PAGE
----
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Everybody has a strategy for evangelism. Most of us practice what we graciously call “lifestyle evangelism.” There’s nothing wrong with that, as long as our lifestyles actually evangelize. Too often, however, we figure if we don’t use coarse language, and if we smile a lot, then we’ll invite that golden Softball of a question: “What makes you different?” Others practice what is called “friendship evangelism,” stealthily making friends with the worldly. This may be fine, but too often we actually make friends with the world. Still others try the Roman approach. Give the people bread and circuses, power and pap, and then when you’ve got them trapped, give them a candy-coated message.

The truth is, the Bible is rather scant on models for evangelism—but it is not bereft of them. We miss what’s there not so much because not much is there, but because we don’t much like it. Then we try our own wisdom, such as the methods above.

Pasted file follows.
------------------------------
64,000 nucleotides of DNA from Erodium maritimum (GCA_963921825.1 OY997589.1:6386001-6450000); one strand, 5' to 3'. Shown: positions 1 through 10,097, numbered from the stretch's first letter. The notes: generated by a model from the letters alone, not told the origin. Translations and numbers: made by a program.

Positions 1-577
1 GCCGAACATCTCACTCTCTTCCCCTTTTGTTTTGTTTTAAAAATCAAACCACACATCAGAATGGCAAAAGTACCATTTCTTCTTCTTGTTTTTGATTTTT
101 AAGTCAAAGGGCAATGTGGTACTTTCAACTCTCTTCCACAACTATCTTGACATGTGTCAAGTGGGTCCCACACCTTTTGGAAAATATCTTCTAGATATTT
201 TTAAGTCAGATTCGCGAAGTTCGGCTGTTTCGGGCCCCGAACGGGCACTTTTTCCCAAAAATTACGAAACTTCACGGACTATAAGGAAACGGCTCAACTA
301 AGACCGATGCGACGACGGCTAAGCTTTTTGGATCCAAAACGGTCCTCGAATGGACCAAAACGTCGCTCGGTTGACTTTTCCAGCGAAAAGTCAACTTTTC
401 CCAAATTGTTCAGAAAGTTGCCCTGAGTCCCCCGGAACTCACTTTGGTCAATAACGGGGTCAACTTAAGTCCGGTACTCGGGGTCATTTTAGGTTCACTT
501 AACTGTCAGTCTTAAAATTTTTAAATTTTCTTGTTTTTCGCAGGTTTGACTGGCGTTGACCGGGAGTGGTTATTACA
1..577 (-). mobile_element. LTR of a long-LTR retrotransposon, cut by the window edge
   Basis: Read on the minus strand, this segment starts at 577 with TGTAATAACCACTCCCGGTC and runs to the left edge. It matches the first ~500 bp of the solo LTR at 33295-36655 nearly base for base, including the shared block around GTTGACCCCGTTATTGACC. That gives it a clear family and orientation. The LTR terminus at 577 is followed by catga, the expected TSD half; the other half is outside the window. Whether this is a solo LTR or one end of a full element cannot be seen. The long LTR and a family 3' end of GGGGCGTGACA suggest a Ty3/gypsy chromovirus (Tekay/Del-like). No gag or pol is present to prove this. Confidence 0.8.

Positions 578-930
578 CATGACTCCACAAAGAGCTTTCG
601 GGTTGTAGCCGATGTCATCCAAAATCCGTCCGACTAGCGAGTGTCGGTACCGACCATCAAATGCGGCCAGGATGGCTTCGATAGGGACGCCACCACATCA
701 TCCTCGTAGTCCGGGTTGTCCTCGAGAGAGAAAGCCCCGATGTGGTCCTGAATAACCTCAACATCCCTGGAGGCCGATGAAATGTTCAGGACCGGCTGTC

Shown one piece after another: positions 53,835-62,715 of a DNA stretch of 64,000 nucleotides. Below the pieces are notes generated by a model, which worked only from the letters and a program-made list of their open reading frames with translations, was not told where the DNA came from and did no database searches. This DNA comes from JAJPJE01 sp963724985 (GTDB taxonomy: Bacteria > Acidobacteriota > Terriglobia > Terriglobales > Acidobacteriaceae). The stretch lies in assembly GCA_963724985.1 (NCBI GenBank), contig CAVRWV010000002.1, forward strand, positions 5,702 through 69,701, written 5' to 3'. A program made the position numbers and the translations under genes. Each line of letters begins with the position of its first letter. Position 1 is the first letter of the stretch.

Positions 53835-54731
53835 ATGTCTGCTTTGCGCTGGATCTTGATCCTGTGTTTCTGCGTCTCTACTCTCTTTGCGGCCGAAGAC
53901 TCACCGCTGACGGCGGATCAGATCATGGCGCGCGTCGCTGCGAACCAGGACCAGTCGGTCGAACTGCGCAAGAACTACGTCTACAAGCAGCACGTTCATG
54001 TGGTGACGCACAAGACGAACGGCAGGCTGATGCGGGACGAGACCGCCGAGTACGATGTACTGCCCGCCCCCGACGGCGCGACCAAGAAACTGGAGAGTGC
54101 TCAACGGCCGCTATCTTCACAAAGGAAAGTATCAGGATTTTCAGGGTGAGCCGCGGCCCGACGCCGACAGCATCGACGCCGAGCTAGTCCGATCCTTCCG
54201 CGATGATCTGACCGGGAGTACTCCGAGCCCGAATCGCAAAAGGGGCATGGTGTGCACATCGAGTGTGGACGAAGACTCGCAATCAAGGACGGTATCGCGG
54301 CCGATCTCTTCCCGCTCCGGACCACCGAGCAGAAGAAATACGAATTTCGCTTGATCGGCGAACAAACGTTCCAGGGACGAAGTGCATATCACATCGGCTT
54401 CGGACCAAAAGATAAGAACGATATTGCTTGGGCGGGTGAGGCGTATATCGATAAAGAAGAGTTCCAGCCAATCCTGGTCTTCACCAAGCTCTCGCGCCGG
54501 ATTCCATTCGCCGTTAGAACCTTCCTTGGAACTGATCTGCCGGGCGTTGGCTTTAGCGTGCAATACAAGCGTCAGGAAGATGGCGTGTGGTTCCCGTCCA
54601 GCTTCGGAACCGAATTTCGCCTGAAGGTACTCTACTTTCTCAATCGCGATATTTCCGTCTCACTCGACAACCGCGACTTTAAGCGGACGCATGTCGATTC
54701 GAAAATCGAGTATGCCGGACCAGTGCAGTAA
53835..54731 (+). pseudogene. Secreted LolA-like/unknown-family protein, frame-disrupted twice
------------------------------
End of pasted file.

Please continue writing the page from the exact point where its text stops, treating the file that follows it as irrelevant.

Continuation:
It was Peter who gave the first great evangelistic sermon. One could argue that he used a “current-events” approach, as his sermon began with an explanation of the phenomena of Pentecost. One could argue that he was an astute apologist, for his sermon was replete with Old Testament references, meeting his Jewish hearers where they were. But what made Peter’s approach so effective was that it was so faithful. The Biblical strategy is as powerful as it is brief—we must tell the truth.

This is what people need to know: We are sinners, under the wrath of God. But God, who is rich in mercy, poured His wrath upon the innocent Jesus. Those who repent and throw themselves on God’s merciful provision have their sins covered. Those who are united with Christ will receive His righteousness, a righteousness the Father vindicated in the Resurrection.

George Whitefield, like Peter before him, was a great man because he proclaimed a great Gospel. Before the face of God, coram Deo, we have no glory of our own. Instead, we stand by the glory of the Son. When we stand between the Son and the lost, they will stay in the dark. When, however, we preach Christ, and Him crucified, then dead men begin to walk. As we again hold up a godly example in Whitefield, let us follow his example, and preach the truth.

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From the October 2003 Issue
Oct 2003 Issue